This will be fun to watch--because there WILL be a Federal lawsuit.
Starting today, state Department of Revenue agents will begin stopping Tennessee motorists spotted buying large quantities of cigarettes in border states, then charging them with a crime and, in some cases, seizing their cars.
Critics say the new “cigarette surveillance program” amounts to the use of “police state” tactics and wrongfully interferes with interstate commerce. But state Revenue Commissioner Reagan Farr says his department is simply doing its job, enforcing a valid state law while protecting Tennessee retailers who properly pay state taxes.
Agents have already been watching out-of-state stores that sell cigarettes near the Tennessee border to “get a feel where problem areas are,” Farr said.
While declining to be specific, the commissioner said “problem areas” are generally along interstate highways with exits near the Tennessee border.
Of course, 4th Amendment will come into play here. Searching cars for legal products is not founded on "probable cause" under any circumstance--although it may be interesting to watch a case which involves re-selling the butts.
That "protecting retailers" phrase is also of interest. Here we have a State official who explicitly states that they are using State law-enforcement resources to "protect retailers" from importation of legal products from another State for personal use. That's a new one, but similar to the Wisconsin expenditures to implement the Internet Sales Tax regime.
Of course, I will be pricing cigarettes in Illinois when the Republicans cave on the butt tax, and I intend to utilize the differential for my own benefit. There are many others who will be doing the same thing. It's one thing to ask for a self-declaration for 'use-tax' purposes but another thing entirely to do search-and-siezure. And as to 'use-tax': shall the State of Wisconsin begin collecting "use-tax" on gasoline purchased in Minnesota but used in Wisconsin?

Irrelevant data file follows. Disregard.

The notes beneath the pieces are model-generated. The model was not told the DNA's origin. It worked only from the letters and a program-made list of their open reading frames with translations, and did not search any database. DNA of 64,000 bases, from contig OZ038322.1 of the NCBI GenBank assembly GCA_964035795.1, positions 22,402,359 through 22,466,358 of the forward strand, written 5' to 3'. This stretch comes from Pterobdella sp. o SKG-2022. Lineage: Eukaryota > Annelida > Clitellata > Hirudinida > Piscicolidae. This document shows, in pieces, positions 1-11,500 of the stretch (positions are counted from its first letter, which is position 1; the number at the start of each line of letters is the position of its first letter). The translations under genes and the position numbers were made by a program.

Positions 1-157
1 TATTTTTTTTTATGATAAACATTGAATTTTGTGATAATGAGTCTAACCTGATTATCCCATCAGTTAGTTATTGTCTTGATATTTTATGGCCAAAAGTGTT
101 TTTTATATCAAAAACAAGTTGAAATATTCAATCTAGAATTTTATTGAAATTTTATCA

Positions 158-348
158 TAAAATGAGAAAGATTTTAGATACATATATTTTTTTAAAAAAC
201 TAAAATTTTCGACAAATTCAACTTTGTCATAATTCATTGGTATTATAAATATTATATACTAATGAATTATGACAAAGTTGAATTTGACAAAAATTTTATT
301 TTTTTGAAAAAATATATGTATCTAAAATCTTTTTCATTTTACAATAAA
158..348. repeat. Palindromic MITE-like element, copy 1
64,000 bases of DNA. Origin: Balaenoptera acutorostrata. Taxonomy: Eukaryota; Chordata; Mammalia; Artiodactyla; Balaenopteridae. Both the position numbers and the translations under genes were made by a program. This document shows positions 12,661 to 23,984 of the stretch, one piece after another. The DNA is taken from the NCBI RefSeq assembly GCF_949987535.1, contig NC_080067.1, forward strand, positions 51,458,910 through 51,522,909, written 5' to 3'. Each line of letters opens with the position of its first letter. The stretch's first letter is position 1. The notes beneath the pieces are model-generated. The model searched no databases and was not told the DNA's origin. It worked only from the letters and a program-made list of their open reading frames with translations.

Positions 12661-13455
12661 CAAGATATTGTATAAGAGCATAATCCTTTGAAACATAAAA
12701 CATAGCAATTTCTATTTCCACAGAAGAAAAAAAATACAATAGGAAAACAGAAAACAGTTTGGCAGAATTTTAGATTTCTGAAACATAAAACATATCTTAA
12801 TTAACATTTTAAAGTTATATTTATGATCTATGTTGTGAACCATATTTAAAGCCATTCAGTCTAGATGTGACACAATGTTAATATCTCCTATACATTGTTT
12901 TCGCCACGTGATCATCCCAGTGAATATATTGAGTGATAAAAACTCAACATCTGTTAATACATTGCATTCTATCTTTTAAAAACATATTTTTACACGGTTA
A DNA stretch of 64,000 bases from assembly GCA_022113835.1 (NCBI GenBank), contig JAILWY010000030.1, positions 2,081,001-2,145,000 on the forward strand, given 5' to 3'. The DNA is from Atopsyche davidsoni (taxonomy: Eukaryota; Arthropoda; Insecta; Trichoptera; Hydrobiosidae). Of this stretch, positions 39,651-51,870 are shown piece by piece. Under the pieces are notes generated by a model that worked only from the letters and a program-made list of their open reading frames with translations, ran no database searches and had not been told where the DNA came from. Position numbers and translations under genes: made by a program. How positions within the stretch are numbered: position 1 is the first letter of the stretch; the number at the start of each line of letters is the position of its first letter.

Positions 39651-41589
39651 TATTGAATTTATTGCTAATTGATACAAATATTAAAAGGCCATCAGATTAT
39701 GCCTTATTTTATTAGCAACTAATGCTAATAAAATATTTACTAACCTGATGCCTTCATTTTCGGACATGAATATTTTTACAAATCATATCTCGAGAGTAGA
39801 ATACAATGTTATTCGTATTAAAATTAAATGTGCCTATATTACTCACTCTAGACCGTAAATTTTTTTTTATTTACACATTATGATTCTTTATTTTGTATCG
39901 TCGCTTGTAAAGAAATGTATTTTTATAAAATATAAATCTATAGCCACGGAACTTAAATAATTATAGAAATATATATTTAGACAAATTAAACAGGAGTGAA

And there are rules which come into play, beginning with Rule Number One:
NEVER allow a cop to search your vehicle for cigarettes. It ain't no crime to have 20 cartons of cigarettes in the USA which were legally purchased for personal consumption, even if they were purchased in another State.
After Rule Number One comes Rule Number Two: have your attorney's number on speed-dial.
Rule Number Three: have a nice "damages" number in mind--about 10x what you actually want.
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I can see it now: after Don Doyleone gets his oil franchise tax and we go fill up in Illinois, the state Gestapo will come down on us like a ton of bricks.
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